I always love the Health Activist Writer’s Month. Thirty days of topics that I believe have tremendous meaning to the health community from activists from all over. I thought I could do it this year, and I know I can do some, like this topic, this topic is important. A letter that I would write from the future to myself for the day I was diagnosed knowing then what I know now.
I wish that every patient had the information of a veteran patient in an envelope in their hands the moment they were diagnosed.
It is April 24, 2012, and you are at UCLA. I am glad you are not alone. I am glad you had wonderful friends who knew the right people, the right doctor. I am writing from the future, from November 4th, 2016.
When you heard, so quickly, so easily, and finally, “You have EDS”, you were not surprised. Just because you are not surprised does not mean that you should not take your time today. Slow your roll and ask questions. Think about the long term of your treatment. Even if you are not afraid, even if you are more relieved than worried, just slow down.
You need a treatment plan. This is about more than your pain.
Take a breath and read this carefully and objectively like I know you can. Read this like the teacher, the person that guides others. Let me guide you through the toughest part of EDS. You know this already, it is in the back of your mind, but: In a few years, you will have arthritis everywhere. Your spine will be a wreck, you will be surprised at the changes in your body. You will be so afraid, and you will be afraid to tell anyone that you are afraid. Don’t be afraid to say, “I am afraid”. There is no weakness in fear, we are all afraid when illness changes our bodies. Do not shut yourself away in fear.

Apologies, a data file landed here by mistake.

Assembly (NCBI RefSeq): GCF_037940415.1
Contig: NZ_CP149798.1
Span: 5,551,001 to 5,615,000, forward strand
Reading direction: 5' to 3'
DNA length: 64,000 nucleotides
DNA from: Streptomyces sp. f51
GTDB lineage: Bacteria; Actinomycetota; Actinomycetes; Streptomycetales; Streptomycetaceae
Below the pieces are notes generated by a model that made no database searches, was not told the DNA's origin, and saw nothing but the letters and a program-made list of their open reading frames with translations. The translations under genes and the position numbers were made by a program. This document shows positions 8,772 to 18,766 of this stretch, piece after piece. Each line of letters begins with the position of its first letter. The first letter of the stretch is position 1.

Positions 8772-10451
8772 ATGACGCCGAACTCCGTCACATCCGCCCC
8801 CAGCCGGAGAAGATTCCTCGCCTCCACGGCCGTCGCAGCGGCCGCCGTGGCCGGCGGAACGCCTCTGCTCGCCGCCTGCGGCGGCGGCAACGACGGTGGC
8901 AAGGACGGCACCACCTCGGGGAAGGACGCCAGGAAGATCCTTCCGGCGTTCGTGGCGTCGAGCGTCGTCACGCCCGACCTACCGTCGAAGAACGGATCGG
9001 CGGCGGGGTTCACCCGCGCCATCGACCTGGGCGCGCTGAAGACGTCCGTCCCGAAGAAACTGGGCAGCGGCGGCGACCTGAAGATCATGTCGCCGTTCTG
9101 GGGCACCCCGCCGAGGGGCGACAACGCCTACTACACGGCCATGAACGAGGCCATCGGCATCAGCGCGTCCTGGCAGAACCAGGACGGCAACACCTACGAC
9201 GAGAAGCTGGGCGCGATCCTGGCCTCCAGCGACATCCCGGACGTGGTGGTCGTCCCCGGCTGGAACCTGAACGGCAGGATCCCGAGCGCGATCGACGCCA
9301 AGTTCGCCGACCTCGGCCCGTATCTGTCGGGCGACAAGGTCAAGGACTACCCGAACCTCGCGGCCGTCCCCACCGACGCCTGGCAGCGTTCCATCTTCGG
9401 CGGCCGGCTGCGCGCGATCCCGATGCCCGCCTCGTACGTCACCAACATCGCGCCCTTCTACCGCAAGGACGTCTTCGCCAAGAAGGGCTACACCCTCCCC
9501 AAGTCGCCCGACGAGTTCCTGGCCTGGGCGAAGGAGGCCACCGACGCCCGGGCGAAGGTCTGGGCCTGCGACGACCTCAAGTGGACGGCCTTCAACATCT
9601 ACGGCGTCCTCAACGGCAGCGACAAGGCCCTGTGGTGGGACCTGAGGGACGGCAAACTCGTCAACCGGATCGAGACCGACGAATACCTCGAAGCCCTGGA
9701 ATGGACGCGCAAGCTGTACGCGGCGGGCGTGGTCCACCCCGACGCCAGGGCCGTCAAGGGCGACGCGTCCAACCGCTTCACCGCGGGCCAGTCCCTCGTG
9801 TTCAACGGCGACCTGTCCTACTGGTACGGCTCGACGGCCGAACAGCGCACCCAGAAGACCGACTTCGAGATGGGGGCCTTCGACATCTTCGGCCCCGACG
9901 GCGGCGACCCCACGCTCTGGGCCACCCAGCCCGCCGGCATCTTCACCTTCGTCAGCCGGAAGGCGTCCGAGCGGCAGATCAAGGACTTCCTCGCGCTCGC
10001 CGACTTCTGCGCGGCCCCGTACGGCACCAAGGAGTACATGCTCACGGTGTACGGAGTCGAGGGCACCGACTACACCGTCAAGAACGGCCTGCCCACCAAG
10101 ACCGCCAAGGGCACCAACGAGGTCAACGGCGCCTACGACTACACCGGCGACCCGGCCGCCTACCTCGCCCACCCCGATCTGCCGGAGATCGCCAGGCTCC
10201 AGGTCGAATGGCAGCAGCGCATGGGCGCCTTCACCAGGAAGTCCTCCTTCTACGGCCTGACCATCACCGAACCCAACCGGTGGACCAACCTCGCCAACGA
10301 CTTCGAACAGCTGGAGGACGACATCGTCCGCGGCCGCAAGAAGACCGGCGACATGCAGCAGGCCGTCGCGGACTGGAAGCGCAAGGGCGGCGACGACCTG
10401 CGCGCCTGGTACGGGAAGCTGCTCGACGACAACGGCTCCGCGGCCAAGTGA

If you feel like you are not getting the support you need, do something about it that is positive and helpful. Think before you leap because you are going to think about leaping.
But it ain’t all bad, woman! And, it will be better if you make a plan!
You will meet an amazing pain management doctor that will make these transitions easier.
So, make a plan.
It has been down that long road to diagnosis and you are relieved, you are amazed, you are excited. Finally, an answer! When the euphoria wears off and you think, “ok, now what?” I will tell you what. If you don’t make a plan you are going to lose it. And, if you do lose it, I want you to remember that on the other side of a pretty insane tunnel is me. Future us is not too shabby.
We are good. We are happy. We are strong. We probably drink too much coffee, yet we still take naps. We walk dogs, read books, and best of all we help people. We are Chronically Awesome. We have a plan and we stick to it.
Make your treatment plan before you walk out of that door: you have your diagnosis now, so go get the right rheumatologist. This is an excellent doctor but he does not specialize in EDS. You have some pain management to help you until you do, so go and get that great doctor. Walk, listen to books and music. Don’t smoke. Drink water.
Call your parents every week.
Lastly, you are going to have many opportunities in this health community you have joined. Take them, do your best, you cannot trust everyone but you will find people that you can lift up and will, in turn, lift you up. There are people that will always be there for you, and you, in turn, will be there for them. You may get burned a few times but I want you to keep that big heart that few people know is there behind that sarcastic, foul mouth.
With much love, from your future,